The VGA card - basics -

# The VGA card

I do not know a huge amount about the VGA card. I have spent my life writing graphics code for one screen mode, and I have done a small amount in SuperVGA, so this information will only get you started, and you'll have to go and get a big book of you really want to know how to fiddle with it.

## Graphics Mode 13h

This is everyone's favourite graphics mode. It's extremely easy to use. Takes a couple of seconds to learn how it all works. Right here goes

The screen resolution is 320 pixels by 200 pixels. Therefore there are 64000 pixels visible on the screen. Each one of these pixels is capable of showing one of 262144 different colours. However, you may only ever have 256 different colours visible on screen at once. I shall explain all in a sec.

Every pixel on the screen is represented by one byte in the PC's memory. If you change the value of that byte, the colour of the corresponding pixel will change immediately. Writing a pixel to the screen, therefore, is simply a matter of working out which byte you need to change, and changing it.

The bytes are arranged in memory in order. They are arranged in the same order that you read letters from a page. The top-left pixel comes first, followed by the one to its right . . . and the next few . . . then the top-right pixel, then the one below the top-left one. . . and finally the bottom-right pixel.

So the pixels on the first line of the screen are numbered 0 to 319. The pixels on the next line are numbered 320 to 639. etc.

Understand that? Yer it's simple isn't it? OK, so here's a little bit of maths to convert a pair of (x, y) co-ordinates to a byte location:

#### offset = (Y * 320) + X

Of course, if you're programming in real mode, you'll need to know the segment all this is taking place in. The segment is:

#### A000h

Now you have all the information you need to write pixels to the VGA card in mode 13h. Next thing you'll need to know is how to mix your own colours.

## Palette Mixing

Because each pixel is represented by one byte, that gives us a maximum of 256 different colours which can be displayed on screen at once. Exactly which colours these are depends on the palette. You can choose any 256 colours from a selection of 262144. You choose the colours by literally mixing red, green, and blue light.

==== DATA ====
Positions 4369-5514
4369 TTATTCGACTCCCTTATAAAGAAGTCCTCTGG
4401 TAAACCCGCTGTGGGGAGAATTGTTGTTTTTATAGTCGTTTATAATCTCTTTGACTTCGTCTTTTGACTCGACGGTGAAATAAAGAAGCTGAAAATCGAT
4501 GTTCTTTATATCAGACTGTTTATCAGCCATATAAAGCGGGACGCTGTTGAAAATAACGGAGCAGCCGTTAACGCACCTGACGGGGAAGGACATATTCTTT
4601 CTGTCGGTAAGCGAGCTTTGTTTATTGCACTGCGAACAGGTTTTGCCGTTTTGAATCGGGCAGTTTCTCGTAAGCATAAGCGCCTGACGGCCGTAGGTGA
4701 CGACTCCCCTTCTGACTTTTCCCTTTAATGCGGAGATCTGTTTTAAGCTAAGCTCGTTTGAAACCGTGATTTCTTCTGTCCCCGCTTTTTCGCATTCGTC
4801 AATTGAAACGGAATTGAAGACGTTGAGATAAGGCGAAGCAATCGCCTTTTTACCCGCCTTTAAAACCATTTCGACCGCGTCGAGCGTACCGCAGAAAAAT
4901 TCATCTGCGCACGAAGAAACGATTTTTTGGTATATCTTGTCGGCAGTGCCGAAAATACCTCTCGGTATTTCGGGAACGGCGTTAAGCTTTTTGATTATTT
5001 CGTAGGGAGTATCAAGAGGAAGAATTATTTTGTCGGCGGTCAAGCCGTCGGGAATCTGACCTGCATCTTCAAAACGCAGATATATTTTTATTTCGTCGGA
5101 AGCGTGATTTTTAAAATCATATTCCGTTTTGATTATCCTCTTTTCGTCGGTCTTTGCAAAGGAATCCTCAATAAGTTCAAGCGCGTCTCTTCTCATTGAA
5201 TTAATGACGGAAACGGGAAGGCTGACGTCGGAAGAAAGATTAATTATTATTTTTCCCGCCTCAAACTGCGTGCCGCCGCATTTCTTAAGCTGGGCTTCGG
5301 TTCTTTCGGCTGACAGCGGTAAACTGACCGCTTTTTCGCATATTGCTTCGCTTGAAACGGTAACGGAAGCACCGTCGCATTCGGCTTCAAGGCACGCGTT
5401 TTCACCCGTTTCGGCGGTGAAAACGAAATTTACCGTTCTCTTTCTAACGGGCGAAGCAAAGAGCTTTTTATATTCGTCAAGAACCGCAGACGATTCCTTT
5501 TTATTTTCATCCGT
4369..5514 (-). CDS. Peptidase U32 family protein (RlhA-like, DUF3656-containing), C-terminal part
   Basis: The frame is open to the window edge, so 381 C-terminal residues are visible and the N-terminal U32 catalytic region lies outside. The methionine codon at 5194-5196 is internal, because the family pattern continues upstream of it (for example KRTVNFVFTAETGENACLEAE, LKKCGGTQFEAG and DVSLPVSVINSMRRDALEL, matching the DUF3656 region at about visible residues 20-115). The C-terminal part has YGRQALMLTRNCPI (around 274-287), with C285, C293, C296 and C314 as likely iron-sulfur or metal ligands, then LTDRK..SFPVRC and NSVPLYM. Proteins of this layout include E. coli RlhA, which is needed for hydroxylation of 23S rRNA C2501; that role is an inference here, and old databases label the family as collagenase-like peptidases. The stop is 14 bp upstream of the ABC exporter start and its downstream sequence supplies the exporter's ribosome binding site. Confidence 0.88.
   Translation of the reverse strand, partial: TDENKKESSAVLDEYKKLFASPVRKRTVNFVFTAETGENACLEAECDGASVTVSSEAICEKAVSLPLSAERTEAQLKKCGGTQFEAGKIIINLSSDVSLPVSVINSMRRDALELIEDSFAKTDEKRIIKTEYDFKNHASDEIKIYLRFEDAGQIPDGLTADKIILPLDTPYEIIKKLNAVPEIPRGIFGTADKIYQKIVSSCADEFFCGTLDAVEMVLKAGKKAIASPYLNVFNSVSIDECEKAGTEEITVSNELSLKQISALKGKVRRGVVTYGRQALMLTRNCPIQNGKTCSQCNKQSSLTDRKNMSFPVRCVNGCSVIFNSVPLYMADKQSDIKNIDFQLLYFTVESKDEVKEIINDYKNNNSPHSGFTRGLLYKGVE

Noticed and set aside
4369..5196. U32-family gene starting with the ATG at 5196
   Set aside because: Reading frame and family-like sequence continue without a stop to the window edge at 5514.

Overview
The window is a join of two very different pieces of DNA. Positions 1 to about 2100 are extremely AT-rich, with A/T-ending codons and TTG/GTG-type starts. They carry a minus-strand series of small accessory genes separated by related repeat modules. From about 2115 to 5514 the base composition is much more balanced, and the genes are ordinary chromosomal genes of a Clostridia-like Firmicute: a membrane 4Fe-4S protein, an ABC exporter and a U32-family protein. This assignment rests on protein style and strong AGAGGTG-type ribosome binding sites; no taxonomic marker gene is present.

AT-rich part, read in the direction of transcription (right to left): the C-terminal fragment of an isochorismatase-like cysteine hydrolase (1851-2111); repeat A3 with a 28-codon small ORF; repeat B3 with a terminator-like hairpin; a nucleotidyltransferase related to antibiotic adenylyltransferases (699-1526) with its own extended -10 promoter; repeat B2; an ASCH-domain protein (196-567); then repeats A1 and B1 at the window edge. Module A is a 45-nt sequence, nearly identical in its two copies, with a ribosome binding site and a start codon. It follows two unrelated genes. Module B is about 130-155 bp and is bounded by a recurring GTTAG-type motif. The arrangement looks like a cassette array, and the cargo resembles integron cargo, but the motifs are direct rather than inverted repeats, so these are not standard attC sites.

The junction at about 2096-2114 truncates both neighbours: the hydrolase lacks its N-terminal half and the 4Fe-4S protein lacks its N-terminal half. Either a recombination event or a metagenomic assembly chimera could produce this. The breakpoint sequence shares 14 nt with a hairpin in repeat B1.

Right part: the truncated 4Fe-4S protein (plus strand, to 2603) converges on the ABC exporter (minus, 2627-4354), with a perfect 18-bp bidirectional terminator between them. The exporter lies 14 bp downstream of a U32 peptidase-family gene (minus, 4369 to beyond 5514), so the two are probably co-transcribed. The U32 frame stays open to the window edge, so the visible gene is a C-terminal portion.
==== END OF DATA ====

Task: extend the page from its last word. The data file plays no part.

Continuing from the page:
For each of the 256 colour values, you choose how much red, green, and blue light you want the screen to give out. By mixing these colours in various amounts, you can create almost all the colours the eye can see.

#### Note:

This is not quite the same as mixing paints. Mixing red and blue paint will produce purple, and the same applies for light. However, mixing yellow and blue paint produces green, but mixing red and green light produces yellow. Mixing all three colours of paint produces almost black, but all three colours of light gives white.

#### Getting the colours you want

There are various ways of assigning Red, Green, Blue values to a colour number. There is an interrupt to do it, but interrupts are slow, and there is a much faster way to acheive it. The VGA card has two ports for choosing colours. They are numbered 968 and 969. The way to mix your colours is this:

send a byte to port 968. This is the pixel value you want to assign red, green and blue values to. Next send 3 bytes to port 969. First the red, then the green then the blue value. The range of colour you are allowed is 0 to 63.

#### for example: send 15 to port 968 send 63 to port 969 send 40 to port 969 send 0 to port 969

This will assign orange to colour number 15. So every time you plot a pixel with value 15 to the screen it will be orange.

now, if you do this:

#### send 15 to port 968 send 30 to port 969 send 30 to port 969 send 63 to port 969

All those orange pixels will turn light blue.

And there you have it. Nothing could be simpler.